Miele: As the youngest member of council, and the youngest person running this cycle, I bring a number of unusual perspectives to the office: I purchased my own home just a few years ago, became a business owner just this year, and am very sensitive to the needs of those in the city who are just starting out – starting families, starting businesses, becoming involved in their communities.

I have been advocating for things that will make the city more livable for a younger population since I was first elected to council in 2009. I will continue to do so over my next four years, advancing and supporting concepts like bikeability, walkability, quality recreation services and first-time homebuyer incentives.

I’m also a small business owner committed to growing small business investment in the city because in order to have a sustainable economy for decades to come, we need to have a thriving business scene based around many different industries. I see exciting small business opportunities to help us keep our college graduates in the city and increase our braintrust, which will someday mean many passionate and invested young people powering not just our economy, but, we hope, also our government.

Miller: For seven years I have advocated for the public by going to City Council. During this time I have had to research and look up procedures and know the law.

Second, I’ve knocked on thousands of doors and spoke to thousands of people and have placed out petitions with hundreds of signatures. I don’t just talk because I am running but because I am concerned about our community.

In our family, community service runs deep. Since I was a child, I was always encouraged to do community service, from volunteering at recycling centers, to Christmas with Kiwanis clubs and numerous community service projects at church and other places where I have been a part. I’ve been advocating for safer crosswalks at Sheridan Elementary, and it took six years to get that addressed. I don’t just talk the talk but walk the walk. Most recently, I attended a conference with Mayor Gabriel J. Campana as he announced his plans to attack blighted properties … I am a family man and a fiscal conservative who loves this city and have experience as the city improves its code issues as a certified building inspector who can assist on committees that are related to building and properties.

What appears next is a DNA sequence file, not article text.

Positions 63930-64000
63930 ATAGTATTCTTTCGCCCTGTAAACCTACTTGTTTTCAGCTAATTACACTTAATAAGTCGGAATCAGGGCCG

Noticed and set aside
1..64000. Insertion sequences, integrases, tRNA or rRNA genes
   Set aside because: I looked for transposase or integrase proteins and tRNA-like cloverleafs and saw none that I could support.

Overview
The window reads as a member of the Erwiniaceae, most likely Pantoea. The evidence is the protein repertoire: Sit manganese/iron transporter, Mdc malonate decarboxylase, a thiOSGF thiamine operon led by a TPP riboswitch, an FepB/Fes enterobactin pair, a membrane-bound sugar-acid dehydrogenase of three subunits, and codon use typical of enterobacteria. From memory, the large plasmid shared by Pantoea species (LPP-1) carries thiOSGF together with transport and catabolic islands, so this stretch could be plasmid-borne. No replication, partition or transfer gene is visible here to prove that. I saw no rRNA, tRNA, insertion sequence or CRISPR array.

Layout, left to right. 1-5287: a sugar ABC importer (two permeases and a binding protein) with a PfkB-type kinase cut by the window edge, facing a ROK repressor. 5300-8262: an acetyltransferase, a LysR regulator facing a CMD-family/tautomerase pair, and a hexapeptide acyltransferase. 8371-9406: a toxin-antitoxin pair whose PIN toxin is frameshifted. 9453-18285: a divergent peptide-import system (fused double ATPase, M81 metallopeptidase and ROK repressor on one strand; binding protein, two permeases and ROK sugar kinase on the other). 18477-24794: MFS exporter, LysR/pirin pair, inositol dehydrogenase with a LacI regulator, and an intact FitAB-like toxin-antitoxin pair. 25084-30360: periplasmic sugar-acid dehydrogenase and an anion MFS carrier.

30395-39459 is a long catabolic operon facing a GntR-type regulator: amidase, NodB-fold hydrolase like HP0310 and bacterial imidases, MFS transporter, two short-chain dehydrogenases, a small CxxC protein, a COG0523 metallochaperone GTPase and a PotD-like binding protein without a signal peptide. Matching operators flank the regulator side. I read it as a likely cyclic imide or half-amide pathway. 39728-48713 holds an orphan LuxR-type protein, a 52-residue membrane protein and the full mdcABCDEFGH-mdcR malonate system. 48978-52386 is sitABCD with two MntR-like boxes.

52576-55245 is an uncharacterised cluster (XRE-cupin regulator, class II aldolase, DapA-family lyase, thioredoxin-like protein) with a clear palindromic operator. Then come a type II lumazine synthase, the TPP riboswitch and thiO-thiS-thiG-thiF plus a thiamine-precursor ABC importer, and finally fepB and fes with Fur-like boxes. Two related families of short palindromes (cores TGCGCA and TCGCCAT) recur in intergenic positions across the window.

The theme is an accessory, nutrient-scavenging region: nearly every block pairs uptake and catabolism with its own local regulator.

Smith: I have proven in the last almost six years to be a working councilman. I wish to continue with several projects that I have been involved with and hope to see to completion and several other projects which I have in mind, which I can’t divulge because they are in process … I have proven my capabilities during my time on council by chairing the surveillance camera project and have saved the city $100,000 in consulting fees of which we had a proposal for that amount. I am a communications engineer and provide to the city my services pro-bono, which is required by ordinance.

I’ve met with residents and assisted them in resolving public safety and public works issues, including directly dealing with the fiasco on the Arch and Third streets water and gas project. I have brought forth an updated streets excavation ordinance.

I have helped save the city thousands of dollars with promoting a previously out-sourced city electrician position and supported introduction of an information technology employee in-house.